Disclosure of male sexual lust points toward the lust for power that suffuses the House of David originally blessed by God (2 Samuel 7).
Samuel’s warning against monarchy (1 Samuel 8:10–22) hovers over both biblical books that carry his name. He objected strenuously when the Israelites first begged for a king as other nations had. The self-destructive poison of power yields the desecration of women, fratricide, war, civil war, societal instability. Samuel weeps in his grave.
Of our three artists, two seem to have got the biblical author’s point, while Jan Steen seems to miss it, at least on first reflection.
Bernardo Cavallino and Marc Chagall understand that the evil actors, Amnon and Absalom, are the chief subjects of the stories while Steen seems caught up in his cultural location—one that was closely connected with the theatre. His training taught him to paint exaggerated figures as if the characters were stage actors. His painting is as much about the fool as it is about the debased rapist or the violated woman.
But from ancient times up to our own day, innocent rape victims are often shamed although they are guiltless, and even in some cases considered accomplices to what the rule of law knows to be a crime against them. In rape as in slavery (they often go together), it is the victim’s dignity that is lost, not that of the perpetrator.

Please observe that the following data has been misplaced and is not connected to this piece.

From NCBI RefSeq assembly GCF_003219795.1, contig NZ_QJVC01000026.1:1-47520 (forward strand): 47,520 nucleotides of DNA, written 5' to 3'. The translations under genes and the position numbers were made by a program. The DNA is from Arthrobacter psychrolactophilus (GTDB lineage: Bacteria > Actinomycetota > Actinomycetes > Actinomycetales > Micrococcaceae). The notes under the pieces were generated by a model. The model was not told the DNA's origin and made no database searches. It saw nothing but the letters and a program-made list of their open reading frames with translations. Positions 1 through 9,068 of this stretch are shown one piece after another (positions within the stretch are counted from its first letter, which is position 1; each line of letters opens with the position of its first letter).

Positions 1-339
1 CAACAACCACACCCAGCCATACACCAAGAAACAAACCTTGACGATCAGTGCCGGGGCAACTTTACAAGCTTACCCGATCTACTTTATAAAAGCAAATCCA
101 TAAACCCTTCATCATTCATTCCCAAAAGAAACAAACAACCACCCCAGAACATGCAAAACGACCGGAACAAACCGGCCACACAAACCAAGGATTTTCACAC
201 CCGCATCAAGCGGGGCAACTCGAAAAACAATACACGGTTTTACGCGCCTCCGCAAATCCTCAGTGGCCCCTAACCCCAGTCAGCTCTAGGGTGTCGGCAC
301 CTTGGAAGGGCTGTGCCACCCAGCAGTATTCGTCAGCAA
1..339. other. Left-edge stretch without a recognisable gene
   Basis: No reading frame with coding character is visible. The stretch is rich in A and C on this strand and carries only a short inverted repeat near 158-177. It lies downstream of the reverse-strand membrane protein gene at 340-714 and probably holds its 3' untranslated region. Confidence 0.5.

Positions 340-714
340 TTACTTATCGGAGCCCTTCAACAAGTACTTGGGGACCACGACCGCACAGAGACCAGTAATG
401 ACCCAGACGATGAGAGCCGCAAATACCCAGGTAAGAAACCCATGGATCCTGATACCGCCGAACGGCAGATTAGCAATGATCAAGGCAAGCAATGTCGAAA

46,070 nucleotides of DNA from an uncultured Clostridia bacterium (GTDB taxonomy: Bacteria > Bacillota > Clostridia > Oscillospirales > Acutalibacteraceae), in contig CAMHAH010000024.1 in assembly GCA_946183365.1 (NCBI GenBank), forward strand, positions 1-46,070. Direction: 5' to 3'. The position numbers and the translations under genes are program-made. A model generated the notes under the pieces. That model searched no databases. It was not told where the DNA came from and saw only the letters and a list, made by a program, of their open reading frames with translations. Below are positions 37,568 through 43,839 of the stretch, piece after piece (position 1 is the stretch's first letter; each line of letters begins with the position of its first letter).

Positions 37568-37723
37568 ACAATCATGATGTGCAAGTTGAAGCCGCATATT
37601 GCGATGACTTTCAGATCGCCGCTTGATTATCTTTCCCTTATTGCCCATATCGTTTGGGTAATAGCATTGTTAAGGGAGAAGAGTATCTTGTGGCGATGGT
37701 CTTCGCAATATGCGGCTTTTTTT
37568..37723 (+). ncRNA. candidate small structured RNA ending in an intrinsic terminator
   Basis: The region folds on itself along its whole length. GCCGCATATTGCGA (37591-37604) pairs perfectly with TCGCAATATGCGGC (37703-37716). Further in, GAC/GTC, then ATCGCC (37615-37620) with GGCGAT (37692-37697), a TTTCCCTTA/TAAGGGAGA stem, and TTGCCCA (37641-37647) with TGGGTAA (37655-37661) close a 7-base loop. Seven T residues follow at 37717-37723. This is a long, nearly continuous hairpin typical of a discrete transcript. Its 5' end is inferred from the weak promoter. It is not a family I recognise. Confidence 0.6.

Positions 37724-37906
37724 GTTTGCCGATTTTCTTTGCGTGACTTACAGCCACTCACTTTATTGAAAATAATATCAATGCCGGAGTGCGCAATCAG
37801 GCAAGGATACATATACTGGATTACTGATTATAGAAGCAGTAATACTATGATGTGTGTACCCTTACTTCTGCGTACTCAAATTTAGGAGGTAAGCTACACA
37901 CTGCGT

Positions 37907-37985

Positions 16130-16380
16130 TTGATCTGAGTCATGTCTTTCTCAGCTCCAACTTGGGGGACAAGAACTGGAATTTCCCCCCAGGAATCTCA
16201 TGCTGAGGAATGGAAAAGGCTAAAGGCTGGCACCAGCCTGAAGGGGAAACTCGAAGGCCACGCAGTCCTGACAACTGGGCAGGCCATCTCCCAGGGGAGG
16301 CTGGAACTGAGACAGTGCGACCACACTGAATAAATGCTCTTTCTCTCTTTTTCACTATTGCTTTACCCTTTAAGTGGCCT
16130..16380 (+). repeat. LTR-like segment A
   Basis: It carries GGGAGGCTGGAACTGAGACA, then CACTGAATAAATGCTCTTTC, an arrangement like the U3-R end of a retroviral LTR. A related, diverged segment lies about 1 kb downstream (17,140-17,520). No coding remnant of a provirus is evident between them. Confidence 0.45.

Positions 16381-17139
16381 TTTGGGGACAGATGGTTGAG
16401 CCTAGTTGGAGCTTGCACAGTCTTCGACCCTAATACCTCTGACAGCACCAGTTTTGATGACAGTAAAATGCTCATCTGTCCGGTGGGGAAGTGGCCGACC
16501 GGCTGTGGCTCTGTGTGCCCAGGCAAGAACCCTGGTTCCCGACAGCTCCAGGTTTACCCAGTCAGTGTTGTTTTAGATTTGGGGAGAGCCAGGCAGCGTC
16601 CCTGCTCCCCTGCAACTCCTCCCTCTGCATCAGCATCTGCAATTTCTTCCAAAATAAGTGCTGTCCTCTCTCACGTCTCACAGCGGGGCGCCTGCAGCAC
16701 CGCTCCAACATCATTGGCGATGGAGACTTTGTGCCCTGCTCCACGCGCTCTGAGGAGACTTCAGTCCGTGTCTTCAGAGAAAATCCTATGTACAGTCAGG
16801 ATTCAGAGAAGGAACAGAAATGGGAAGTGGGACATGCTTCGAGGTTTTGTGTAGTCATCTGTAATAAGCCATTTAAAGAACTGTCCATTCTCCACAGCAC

These three art works, hovering around the rape of Tamar (prepared for by David’s crimes of adultery and murder, and their aftermath) reveal much about ancient Israel’s sordid leadership. Fortunately, it was carefully preserved for our edification by the Deuteronomist as a great red flag. The author(s) of the Deuteronomic history, Deuteronomy, Joshua, Judges, Samuel, and Kings, tell an extended morality tale that every age can understand. And this narrative inexorably points to us, just as the author hoped.
The Deuteronomist knows that power corrupts weak spirits. He is direct. Our painters, along with other interpreters of the text, wend their way between the morally astute biblical authors on one side and their immediate audiences on the other—finding bridging points between the two.
These texts need no help from modernizers. In 2 Samuel 13–18 we enter the entrails of human ignominy. Judaism’s rabbinic sages noted that trespass breeds trespass (Pirkei Avot 4:2); the biblical authors got it.